Omni-channel is a growing trend in marketing and sales, and while it can get complicated, the basic idea is this: Customers rarely start and end their buying journey in a single channel. In fact, they often don’t even start and end across just two channels.
Traditionally (read: before the integration of the internet into every facet of daily life), a buying journey might look something like this:
- The person sees an advertisement for a product or service in a single channel, such as on television.
- The person is interested; they may wait to make a decision and see another ad on that same channel shortly thereafter.
- The person visits a store or makes a call to find out more about the product.
- The person ultimately makes the buying decision, having touched on two channels (television marketing and the actual sales process of the business).
Buying journeys today are much less streamlined. For example, one might follow a path such as the omni-channel sales route below.
- Someone mentions the product on Facebook and it looks interesting.
- Later, the person sees an ad for the product while watching YouTube videos.
- The next day, another ad shows up on Instagram and the user clicks through to check out the website.
- The behavioral metrics kick in and retargeting occurs, so the person sees ads for this product across all the channels he or she uses.
- Finally, the person swipes up on an ad in a mobile game to make a call and place an order.
In this journey, the person engaged with the buying journey across at least five channels.
The Role of Call Centers in Cross-channel Sales
Call center companies are one piece of this omni-channel journey, and customers today are often programmed to expect a seamless integration. Consider some examples of how data and functionality tend to follow consumers across channels.
- Netflix and other streaming services sync across devices. Someone can move from watching on the phone to the computer and then later to a smart television, and Netflix is designed to provide them the same experience. It remembers what they’ve watched or where they stopped in a show and serves up a similar experience across all devices.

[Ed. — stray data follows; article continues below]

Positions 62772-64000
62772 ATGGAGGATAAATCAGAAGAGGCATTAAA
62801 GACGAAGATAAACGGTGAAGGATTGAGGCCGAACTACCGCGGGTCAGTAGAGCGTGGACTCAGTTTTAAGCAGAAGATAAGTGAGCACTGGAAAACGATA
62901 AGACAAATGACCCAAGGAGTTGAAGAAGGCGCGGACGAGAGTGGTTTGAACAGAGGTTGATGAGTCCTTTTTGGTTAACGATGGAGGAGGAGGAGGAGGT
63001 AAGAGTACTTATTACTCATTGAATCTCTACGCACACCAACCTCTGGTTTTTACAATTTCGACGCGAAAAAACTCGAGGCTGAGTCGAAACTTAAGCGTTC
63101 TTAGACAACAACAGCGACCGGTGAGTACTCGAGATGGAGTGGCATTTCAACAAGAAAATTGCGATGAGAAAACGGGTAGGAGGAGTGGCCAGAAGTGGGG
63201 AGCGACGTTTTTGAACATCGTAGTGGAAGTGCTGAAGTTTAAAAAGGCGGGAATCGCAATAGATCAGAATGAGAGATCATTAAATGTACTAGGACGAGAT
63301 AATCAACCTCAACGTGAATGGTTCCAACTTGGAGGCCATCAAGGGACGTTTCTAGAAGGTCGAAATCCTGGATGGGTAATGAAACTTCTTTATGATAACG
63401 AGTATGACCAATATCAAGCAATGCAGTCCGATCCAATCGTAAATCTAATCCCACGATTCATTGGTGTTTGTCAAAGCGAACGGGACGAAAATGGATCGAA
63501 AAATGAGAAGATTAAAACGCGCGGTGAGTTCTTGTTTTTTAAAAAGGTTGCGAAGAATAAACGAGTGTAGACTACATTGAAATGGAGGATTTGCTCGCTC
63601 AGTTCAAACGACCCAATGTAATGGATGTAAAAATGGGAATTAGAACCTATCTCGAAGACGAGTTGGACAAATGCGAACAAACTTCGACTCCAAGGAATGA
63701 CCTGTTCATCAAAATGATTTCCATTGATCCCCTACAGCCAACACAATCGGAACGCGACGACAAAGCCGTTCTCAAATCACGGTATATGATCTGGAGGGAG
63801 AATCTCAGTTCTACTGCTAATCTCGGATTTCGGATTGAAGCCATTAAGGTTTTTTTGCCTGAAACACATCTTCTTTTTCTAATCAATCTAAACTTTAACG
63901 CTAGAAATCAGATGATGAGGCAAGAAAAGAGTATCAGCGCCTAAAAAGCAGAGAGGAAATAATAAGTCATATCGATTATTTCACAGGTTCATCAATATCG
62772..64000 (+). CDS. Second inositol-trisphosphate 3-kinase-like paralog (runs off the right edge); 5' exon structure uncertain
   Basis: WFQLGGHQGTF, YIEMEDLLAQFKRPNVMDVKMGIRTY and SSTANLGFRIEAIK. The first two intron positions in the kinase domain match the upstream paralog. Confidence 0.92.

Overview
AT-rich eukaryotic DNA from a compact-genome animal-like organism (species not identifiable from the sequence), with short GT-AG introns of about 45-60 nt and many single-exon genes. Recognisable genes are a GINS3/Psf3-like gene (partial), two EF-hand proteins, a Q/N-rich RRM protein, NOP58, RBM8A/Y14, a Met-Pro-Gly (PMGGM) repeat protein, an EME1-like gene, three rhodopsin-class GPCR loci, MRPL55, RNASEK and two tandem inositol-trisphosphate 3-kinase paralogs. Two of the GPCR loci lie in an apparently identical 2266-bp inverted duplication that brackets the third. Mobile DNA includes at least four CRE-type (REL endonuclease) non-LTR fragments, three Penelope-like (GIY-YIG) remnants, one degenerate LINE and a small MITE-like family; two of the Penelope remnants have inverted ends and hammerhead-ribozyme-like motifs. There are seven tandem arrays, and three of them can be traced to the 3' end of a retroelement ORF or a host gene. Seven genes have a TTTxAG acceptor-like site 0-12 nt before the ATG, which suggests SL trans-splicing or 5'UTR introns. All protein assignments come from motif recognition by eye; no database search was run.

- Music-streaming app Spotify makes it possible to jump from one device to another without skipping a literal beat. Users who have installed both the desktop and mobile versions can seamlessly swap from one to the other mid-song.
- Most e-commerce carts are designed to allow this same functionality, keeping items in the cart as users switch between devices to finalize a purchase.
Call centers entering the multi-channel call center or customer service journeys must leverage technology and analytics to provide this level of seamless service. If someone has started with a support link on a website and already entered information about their account or problem, that info needs to travel with them when they click to make a phone call. And that’s certainly true when someone opts to chat or call from their own account in a mobile app or online. Call centers should never make them repeat information that’s already laid out, and reps should be ready to immediately address the problem without starting at the beginning of the story.
For more information or to find out how to work with a call center that takes omni channel services into consideration, call Ameridial today.